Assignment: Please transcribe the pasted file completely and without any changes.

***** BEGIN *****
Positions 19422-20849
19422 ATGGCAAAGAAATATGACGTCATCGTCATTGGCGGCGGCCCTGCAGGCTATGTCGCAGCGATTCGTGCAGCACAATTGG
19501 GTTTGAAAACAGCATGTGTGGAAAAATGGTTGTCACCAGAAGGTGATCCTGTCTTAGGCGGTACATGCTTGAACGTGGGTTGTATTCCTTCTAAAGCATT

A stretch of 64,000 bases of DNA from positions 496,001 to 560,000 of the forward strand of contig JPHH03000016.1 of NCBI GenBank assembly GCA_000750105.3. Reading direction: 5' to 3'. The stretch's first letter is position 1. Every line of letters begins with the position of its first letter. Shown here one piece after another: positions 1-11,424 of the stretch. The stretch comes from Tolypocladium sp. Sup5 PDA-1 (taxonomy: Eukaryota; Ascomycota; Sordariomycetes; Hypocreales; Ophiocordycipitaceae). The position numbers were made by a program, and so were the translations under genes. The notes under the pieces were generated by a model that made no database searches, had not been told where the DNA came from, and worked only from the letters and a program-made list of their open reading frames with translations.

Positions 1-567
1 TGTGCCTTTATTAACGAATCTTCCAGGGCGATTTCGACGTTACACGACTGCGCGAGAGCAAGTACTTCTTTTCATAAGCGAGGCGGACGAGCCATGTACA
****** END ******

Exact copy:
Positions 19422-20849
19422 ATGGCAAAGAAATATGACGTCATCGTCATTGGCGGCGGCCCTGCAGGCTATGTCGCAGCGATTCGTGCAGCACAATTGG
19501 GTTTGAAAACAGCATGTGTGGAAAAATGGTTGTCACCAGAAGGTGATCCTGTCTTAGGCGGTACATGCTTGAACGTGGGTTGTATTCCTTCTAAAGCATT

A stretch of 64,000 bases of DNA from positions 496,001 to 560,000 of the forward strand of contig JPHH03000016.1 of NCBI GenBank assembly GCA_000750105.3. Reading direction: 5' to 3'. The stretch's first letter is position 1. Every line of letters begins with the position of its first letter. Shown here one piece after another: positions 1-11,424 of the stretch. The stretch comes from Tolypocladium sp. Sup5 PDA-1 (taxonomy: Eukaryota; Ascomycota; Sordariomycetes; Hypocreales; Ophiocordycipitaceae). The position numbers were made by a program, and so were the translations under genes. The notes under the pieces were generated by a model that made no database searches, had not been told where the DNA came from, and worked only from the letters and a program-made list of their open reading frames with translations.

Positions 1-567
1 TGTGCCTTTATTAACGAATCTTCCAGGGCGATTTCGACGTTACACGACTGCGCGAGAGCAAGTACTTCTTTTCATAAGCGAGGCGGACGAGCCATGTACA